Jesus Almost Murdered for Presenting his Mission

jesus-is-removed-from-the-temple

[Homily. Chapel of the Assumption. Based on Lk. 4:16-3O]

In today’s Gospel, Jesus enters a synagogue in his own home town and announces his mission.  For stating it clearly – and clarifying its implications – he is almost murdered.

“When the people in the synagogue heard this, they were all filled with fury.  They rose up, drove him out of town, and led him to the brow of the hill on which their town had been built, to hurl him down headlong. “

But at the moment when fatal violence was almost inflicted on Jesus, the Gospel says, “He passed through the midst of them and went away.”

Eventually, for pursuing his mission, he would be horribly tortured and killed through crucifixion.  But now his time had not yet come.

Now, in a synagogue of his home town filled with people who were familiar with his father, a carpenter, his mother, a humble housewife, his relatives and acquaintances, Jesus takes a scroll and reads from the prophet Isaiah:

“The Spirit of the Lord is upon me, because he has anointed me
to bring glad tidings to the poor
He has sent me to proclaim liberty to the captives
and recovery of sight to the blind,
and to let the oppressed go free,
and to proclaim a year acceptable to the Lord” (Lk 4: 18-19). 

It was a very dramatic moment.  The Gospel said the eyes of all in the synagogue were on him.  Seizing the moment, Jesus proclaims:

“Today, this Scripture passage is fulfilled in your hearing” (Lk 4:21).  You could hear the astonished gasps from the people.  Jesus was saying to all those who for generation after generation had been awaiting the Messiah that he was the “Mashiach”, the Anointed One, the one anointed by the Spirit of God, the one sent, the one missioned to bring good news to the poor, liberty to captives, sight to the blind, and freedom to the oppressed.

He was the one missioned in our unbelieving world to say: Hey, there is a God!  Come into contact with this God.  He is a God of love, a God of compassion.  This God:  he loves you.  You are gifted to respond to him in faith.  He is a God offended by sin, especially when sin hurts you, and causes you to undermine and destroy each other, but he is a God of forgiveness, he is a God of reconciliation.  He is a God  come to bring us the fullness of life, giving us only two commands:  Love God.  Love one another.  Believe me, the joy of your life is in letting him reign in your hearts! It is in this message that good tidings are brought to the poor, liberty to captives, light to the blind, freedom to the oppressed…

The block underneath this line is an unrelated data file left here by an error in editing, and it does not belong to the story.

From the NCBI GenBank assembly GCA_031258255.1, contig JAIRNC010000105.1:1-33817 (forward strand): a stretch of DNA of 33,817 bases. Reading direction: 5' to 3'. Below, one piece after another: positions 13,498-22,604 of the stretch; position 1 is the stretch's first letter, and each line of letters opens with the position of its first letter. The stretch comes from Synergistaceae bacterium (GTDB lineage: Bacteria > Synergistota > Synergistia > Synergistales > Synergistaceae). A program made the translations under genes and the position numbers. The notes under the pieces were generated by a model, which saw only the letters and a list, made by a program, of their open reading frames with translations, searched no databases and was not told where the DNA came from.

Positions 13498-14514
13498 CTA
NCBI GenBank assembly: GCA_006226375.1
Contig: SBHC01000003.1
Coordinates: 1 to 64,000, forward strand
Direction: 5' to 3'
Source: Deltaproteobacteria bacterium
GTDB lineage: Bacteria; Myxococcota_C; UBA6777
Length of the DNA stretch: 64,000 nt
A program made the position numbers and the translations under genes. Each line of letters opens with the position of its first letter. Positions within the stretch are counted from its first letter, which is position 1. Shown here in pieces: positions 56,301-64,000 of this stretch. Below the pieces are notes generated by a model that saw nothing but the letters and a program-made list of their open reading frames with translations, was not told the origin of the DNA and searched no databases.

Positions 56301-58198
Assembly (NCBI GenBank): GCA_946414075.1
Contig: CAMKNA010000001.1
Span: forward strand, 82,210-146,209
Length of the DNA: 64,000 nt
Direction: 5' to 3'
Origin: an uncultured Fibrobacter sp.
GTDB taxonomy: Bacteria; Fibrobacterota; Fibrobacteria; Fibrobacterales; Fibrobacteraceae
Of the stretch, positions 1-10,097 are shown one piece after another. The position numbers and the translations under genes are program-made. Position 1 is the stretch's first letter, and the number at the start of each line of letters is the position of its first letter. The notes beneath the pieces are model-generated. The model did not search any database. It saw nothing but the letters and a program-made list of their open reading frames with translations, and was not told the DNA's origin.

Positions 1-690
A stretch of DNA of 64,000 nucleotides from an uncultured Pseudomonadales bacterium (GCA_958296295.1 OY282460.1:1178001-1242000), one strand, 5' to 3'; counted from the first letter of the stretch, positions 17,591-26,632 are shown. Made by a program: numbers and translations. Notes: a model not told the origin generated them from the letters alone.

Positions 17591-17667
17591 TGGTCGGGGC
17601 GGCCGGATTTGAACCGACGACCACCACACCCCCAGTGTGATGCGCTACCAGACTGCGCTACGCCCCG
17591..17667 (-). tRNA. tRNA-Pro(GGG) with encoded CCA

So some looked at Jesus with awe, “amazed at the gracious words that came from his mouth” (Lk 4:22).  He was as human as they, yet, speaking very simply, he spoke to their humanity in such a divine way.  He was as human as they, but his Word was uttered with authority from on high.  His Word was not imposed on them, yet, spoken with such compassion and love, his Word was compelling.

Others however stared at him with cynicism and disbelief.  How can he be who he says he is?  Is this not the son of Joseph, the carpenter?  He is from our town.  He is just like one of us.  How can he be claiming to be the Messiah when his message is so obvious:  love God, love one another?  We love God, do we not?  We love one another, do we not?  Anyone can take a scroll and read from the Scriptures.  They excuse their rejection by challenging Jesus:  Let him prove himself by performing miracles here as he performed them elsewhere!

Addressing them, Jesus says, “No prophet is accepted in his own town” (Lk 4: 24).  He was saying: because of your Jewish smugness and narrow-mindedness, you are unable to recognize and accept the Messiah.  He reminded them:  God is not confined by your narrow-mindedness.  God is not limited by your pettiness, nor is God to be manipulated by your presumptuousness.  Recall, Elijah was not sent by God to the Jews but to the non-Jew, the widow of Zarapeth.  Recall, when there were many lepers in Israel, Elisha was not sent by God to heal the Jews but to the non-Jew, Naaman, the Syrian.  God is not confined by your concept of him.

When the people in the synagogue heard this, that they in their Jewish presumptuousness could be bypassed by the justice of God, as we mentioned at the beginning of this homily, they were filled with fury.  they wanted to murder him.  They almost did.  But his time had not yet come.

The Gospel gives us an option.  When Jesus reveals himself to us as the Messiah, the Anointed One,  the One who is to bring us good news, joy, liberty, light, and freedom, do we respond with cynicism and rejection, or with amazement at the graciousness of his words?

 

 

About Joel Tabora, S.J.

Jesuit. Educator
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